Alabama fans hated to see former Auburn coach Tommy Tuberville hold up six fingers signifying six consecutive wins over Alabama from 2002-2008. This season Alabama fans might relish the sight considering Alabama will be one of the leading candidates to win the SEC’s six consecutive national championship in 2011. Never before in the history of college football has a single conference won five consecutive national titles until Auburn beat Oregon last season. To compound other conferences misery, it has been accomplished by four different schools in the five-year run (Alabama,Auburn,Florida, and LSU).
Alabama, LSU,South Carolina and even Arkansas are prime candidates to give other league commissioners including the Big 10′s Jim Delany another reason to despise the SEC in 2011. LSU (with or without suspended quarterback Jordan Jefferson and wide receiver Russell Shepard) have a tenacious front seven lead by linebacker Sam Montgomery and defensive end Barkevious Mingo. Arkansas suffered a major loss in early fall camp losing one of the SEC best running back’s Knile Davis to a knee injury. But the Hogs are expected to make a seamless quarterback transition from Ryan Mallett to Tyler Wilson. Joe Adams and Jarius Wright will lead the most talented wide receiver corps in the nation.Alabama coach Nick Saban nearly allowed himself to smile at a recent press conference talking about one of the best defenses in the nation lead by linebackers Courtney Upshaw and Dont’a Hightower and Heisman Trophy candidate running back Trent Richardson. Even South Carolina coach Steve Spurrier is excited about returning sophomore running back Marcus Lattimore and a very talented front seven on defense led by All-SEC defensive tackle Travian Robertson and freshmen sensation Jadeveon Clowney.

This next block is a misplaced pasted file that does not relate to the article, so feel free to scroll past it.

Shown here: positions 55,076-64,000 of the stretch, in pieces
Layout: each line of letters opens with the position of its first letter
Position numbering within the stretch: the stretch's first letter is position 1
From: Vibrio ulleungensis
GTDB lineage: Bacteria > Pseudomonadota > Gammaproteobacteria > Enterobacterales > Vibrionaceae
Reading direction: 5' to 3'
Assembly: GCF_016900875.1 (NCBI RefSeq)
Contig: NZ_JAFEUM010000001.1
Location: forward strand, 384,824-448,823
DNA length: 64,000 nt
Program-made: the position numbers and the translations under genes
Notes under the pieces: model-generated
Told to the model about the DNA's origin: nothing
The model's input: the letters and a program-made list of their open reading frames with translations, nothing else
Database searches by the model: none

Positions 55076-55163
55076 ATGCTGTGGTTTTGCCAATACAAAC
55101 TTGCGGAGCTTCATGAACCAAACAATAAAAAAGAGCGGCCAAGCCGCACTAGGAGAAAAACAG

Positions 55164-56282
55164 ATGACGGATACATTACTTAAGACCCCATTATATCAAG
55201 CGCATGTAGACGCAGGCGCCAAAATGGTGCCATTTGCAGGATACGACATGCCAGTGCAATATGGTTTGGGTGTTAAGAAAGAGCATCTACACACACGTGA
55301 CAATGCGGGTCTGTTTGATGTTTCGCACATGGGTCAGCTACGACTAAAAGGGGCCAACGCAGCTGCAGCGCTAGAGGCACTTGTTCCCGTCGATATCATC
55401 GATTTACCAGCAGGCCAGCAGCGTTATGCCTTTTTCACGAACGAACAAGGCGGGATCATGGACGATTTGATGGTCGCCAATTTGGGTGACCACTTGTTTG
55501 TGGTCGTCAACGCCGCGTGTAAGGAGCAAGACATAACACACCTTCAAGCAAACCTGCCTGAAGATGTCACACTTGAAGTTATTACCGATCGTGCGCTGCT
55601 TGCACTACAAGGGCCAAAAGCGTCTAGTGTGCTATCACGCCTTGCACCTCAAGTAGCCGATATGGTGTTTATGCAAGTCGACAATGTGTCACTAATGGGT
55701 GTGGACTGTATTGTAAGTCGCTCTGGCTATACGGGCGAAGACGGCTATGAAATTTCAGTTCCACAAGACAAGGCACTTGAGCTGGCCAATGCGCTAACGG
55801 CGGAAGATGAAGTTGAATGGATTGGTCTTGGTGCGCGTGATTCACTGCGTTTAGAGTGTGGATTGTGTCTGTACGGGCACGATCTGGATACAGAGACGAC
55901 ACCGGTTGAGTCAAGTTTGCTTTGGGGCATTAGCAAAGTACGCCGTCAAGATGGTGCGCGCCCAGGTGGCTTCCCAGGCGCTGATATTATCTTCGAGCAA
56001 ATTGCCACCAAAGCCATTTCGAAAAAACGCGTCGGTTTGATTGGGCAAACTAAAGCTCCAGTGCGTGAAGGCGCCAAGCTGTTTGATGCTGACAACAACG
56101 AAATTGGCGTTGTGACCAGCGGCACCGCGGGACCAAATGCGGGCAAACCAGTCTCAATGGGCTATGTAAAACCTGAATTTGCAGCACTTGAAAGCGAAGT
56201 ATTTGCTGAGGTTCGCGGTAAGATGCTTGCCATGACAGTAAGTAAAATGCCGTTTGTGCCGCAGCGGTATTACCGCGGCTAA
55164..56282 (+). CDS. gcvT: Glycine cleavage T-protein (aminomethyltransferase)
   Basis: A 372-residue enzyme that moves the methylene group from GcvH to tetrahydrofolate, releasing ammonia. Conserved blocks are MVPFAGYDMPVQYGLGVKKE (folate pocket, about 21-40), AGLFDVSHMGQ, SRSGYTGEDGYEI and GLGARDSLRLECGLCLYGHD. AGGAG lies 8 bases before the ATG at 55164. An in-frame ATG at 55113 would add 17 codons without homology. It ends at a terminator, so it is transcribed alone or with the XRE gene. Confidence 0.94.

How has the SEC won five consecutive national championships? The SEC enjoys a tremendous advantage with some of the top coaching talent in the nation, recruiting success and tough weekly competition that prepares teams for the post season.
In this five-year run, the SEC has had great coaches. Nick Saban, since joining the SEC, has a 91-27 record in nine seasons at LSU andAlabama. Saban has coached a Heisman winner (Mark Ingram) and won two BCS national championships (LSU in 2003 and Alabama in 2009). Gene Chizik, who endured the infamous “boo bird” at his airport arrival with a 5-19 record as a head coach at Iowa State, has gone 22-5 in two seasons at Auburn. He has coached a Heisman winner in Cam Newton, and won a BCS national championship at a University that went half a century without repeating as national champions. Urban Meyer, who “retired” after this past season to become a ESPN analyst, amassed a sparkling 65-15 record with the Florida Gators, coached a Heisman winner in Tim Tebow, and won two BCS titles in a three-year span (2006, 2008). LSU coach Les Miles who waivers from looking like a genius to a buffoon with his clock management skills, has compiled a 62-17 record at LSU and won a BCS national title in 2003.
TV rules college football now and the SEC’s TV exposure, on CBS and ESPN have allowed the league to telecast its product nationwide. Alabama recruited Heisman Trophy winning running back Mark Ingram from Flint,Michigan. Tennessee recruited starting quarterbacks Casey Clausen from Northridge, California and pulled Erik Ainge out of Hillsboro, Oregon.